April Madness: Hutchinson vs. Williams

Yesterday: Another day, another rout. This time it was Lofa Tatupu pushing his way into the second round with a convincing “win” over Brian Blades in a matchup of former second-round draft choices.

Tatupu, who was drafted in 2005, received 80 percent of the 1,811 responses, or 1,454 votes – the highest total in the first three matchups. That left Blades, the Seahawks’ top draft choice in 1988, with 357 votes, or 20 percent.

Tatupu’s opponent in that second round? Walter Jones, who got 97 percent of the votes in his first-round match against Shawn Springs.

Today: Steve Hutchinson vs. John L. Williams, in a matchup of two of the best blockers in franchise history. Each was a first-round pick – Hutchinson in 2001, with the second of the team’s two picks in the first round; Williams in 1986. Williams was the 15th pick overall, Hutchinson the 17th.

The road to the Seahawks selecting Williams started with a detour the previous year, when they drafted fullback Owen Gill in the second round. Like Blades, Gill was the team’s top pick because it had traded its first-round choice to the Cincinnati Bengals in 1983 to acquire center Blair Bush.

Gill was not the answer for a team and a coach – Chuck Knox – that desperately needed a fullback. The Seahawks tried to stash Gill on injured reserve when they made their final cuts, to give him some needed seasoning. When Gill balk, he was released.

The need for that fullback persisted, however, so the persistent Knox made the cross-country trip to Florida the next offseason to checkout Williams in the flesh. It turned out to be a match made for Knox’s “Ground Chuck” offense. But Williams could do more than block. A lot more. He rushed for 538 yards and caught 33 passes as a rookie, when he also paved the way for Curt Warner to run for 1,481 yards.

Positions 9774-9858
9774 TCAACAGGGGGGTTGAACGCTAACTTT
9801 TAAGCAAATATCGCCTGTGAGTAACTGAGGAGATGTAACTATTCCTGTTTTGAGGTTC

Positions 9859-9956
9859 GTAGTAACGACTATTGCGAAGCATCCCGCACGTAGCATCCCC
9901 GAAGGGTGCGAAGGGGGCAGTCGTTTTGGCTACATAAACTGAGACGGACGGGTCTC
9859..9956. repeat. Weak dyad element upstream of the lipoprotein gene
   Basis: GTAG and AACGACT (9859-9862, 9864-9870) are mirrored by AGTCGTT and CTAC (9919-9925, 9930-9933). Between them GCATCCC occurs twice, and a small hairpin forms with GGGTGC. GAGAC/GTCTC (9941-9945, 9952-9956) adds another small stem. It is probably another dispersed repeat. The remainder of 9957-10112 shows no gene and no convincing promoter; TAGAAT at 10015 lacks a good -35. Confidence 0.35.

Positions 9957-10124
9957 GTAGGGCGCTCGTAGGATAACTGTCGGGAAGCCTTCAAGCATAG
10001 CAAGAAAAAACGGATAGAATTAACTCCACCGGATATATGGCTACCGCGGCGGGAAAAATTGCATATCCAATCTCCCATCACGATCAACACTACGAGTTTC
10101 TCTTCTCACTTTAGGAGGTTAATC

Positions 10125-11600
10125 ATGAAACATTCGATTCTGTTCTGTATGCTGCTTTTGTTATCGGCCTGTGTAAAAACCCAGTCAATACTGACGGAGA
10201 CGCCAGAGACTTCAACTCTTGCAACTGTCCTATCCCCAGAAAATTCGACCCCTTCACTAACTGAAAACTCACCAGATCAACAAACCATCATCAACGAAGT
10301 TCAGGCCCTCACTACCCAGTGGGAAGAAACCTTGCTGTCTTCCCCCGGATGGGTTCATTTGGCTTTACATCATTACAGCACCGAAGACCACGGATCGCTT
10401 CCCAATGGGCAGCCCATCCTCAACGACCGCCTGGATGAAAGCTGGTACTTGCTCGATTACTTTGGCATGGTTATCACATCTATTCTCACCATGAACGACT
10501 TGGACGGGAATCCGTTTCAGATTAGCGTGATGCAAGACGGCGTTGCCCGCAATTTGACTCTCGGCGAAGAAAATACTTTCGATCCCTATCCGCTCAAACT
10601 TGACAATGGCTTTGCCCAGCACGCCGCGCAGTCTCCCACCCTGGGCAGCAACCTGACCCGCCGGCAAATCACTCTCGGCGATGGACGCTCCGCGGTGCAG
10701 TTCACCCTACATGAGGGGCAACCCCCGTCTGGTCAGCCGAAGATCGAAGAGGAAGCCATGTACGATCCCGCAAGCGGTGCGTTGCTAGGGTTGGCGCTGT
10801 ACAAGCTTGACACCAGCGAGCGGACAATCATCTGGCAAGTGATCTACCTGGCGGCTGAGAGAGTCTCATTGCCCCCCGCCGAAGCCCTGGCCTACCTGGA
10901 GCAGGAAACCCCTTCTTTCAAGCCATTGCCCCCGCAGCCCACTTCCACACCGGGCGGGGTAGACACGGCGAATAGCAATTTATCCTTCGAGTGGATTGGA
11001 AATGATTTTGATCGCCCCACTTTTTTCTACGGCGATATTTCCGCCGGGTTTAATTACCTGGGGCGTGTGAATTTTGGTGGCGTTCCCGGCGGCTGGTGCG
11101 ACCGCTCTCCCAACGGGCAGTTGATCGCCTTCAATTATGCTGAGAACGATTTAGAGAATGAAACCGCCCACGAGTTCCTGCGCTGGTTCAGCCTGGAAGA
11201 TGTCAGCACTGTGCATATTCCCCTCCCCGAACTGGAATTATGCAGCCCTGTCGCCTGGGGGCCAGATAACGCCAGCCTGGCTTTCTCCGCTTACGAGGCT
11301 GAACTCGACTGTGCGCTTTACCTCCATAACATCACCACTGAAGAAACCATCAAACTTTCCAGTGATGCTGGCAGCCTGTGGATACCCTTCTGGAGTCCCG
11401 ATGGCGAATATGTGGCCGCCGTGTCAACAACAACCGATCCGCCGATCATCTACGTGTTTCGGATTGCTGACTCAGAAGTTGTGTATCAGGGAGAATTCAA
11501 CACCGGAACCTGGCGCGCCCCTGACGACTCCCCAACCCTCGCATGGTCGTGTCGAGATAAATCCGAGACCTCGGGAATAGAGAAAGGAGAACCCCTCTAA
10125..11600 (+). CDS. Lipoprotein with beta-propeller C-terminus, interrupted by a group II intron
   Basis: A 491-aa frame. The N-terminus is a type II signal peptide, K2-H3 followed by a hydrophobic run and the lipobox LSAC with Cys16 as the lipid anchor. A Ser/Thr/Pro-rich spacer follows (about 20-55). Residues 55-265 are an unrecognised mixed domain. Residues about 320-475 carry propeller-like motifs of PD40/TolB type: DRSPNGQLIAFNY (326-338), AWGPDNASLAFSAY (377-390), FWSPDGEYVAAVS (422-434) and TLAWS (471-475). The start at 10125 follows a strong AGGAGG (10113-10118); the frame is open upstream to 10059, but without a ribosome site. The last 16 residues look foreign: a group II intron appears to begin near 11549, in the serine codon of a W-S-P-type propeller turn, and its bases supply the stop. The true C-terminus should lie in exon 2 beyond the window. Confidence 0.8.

In 1988, Williams rushed for 877 yards and caught a team-high 58 passes. In 1989, he had 76 receptions – one less than Blades. The following season, when Williams was voted to his first Pro Bowl, it was 73 receptions and 714 rushing yards, as well as helping Derrick Fenner find the end zone 14 times. In 1991, another Pro Bowl season, Williams led the team in rushing with 741 yards and was second in receptions with 61. In ’92, he had a team-high 74 receptions and began lead-blocking for a new tailback – Chris Warren.

By the time he was finished, Williams had rushed for 4,579 yards (fourth best in club history) and caught 471 passes (No. 3 all-time behind Steve Largent and Blades).

In addition to all the blocks he dished out for Warner, Fenner and Warren, Williams also delivered one of the best lines in franchise history. Asked once what the “L.” in his name stood for, Williams deadpanned, “It doesn’t stand for anything. It just kind of sits there.”

Hutchinson also had an immediate impact after joining the team in ’01. He stepped in as the starter at left guard as a rookie and remained there until jumping to the Minnesota Vikings in free agency after the 2005 season. In five years with the Seahawks, Hutchinson was voted All-Pro twice (2003 and 2005) and named to the Pro Bowl three consecutive seasons (2003-05).

With Hutchinson playing next to All-Pro tackle Walter Jones on the left side, they formed the best side of any line in the NFL. In 2005, when the Seahawks made their run to the Super Bowl and Shaun Alexander scored a then-NFL record 28 touchdowns en route to being voted league MVP, 19 of Alexander’s 27 rushing touchdowns came while running to the left behind Hutchinson and Jones.

A do-it-all fullback? Or a dominating interior blocker? You make the call.

Tomorrow: Michael Sinclair vs. Kenny Easley.

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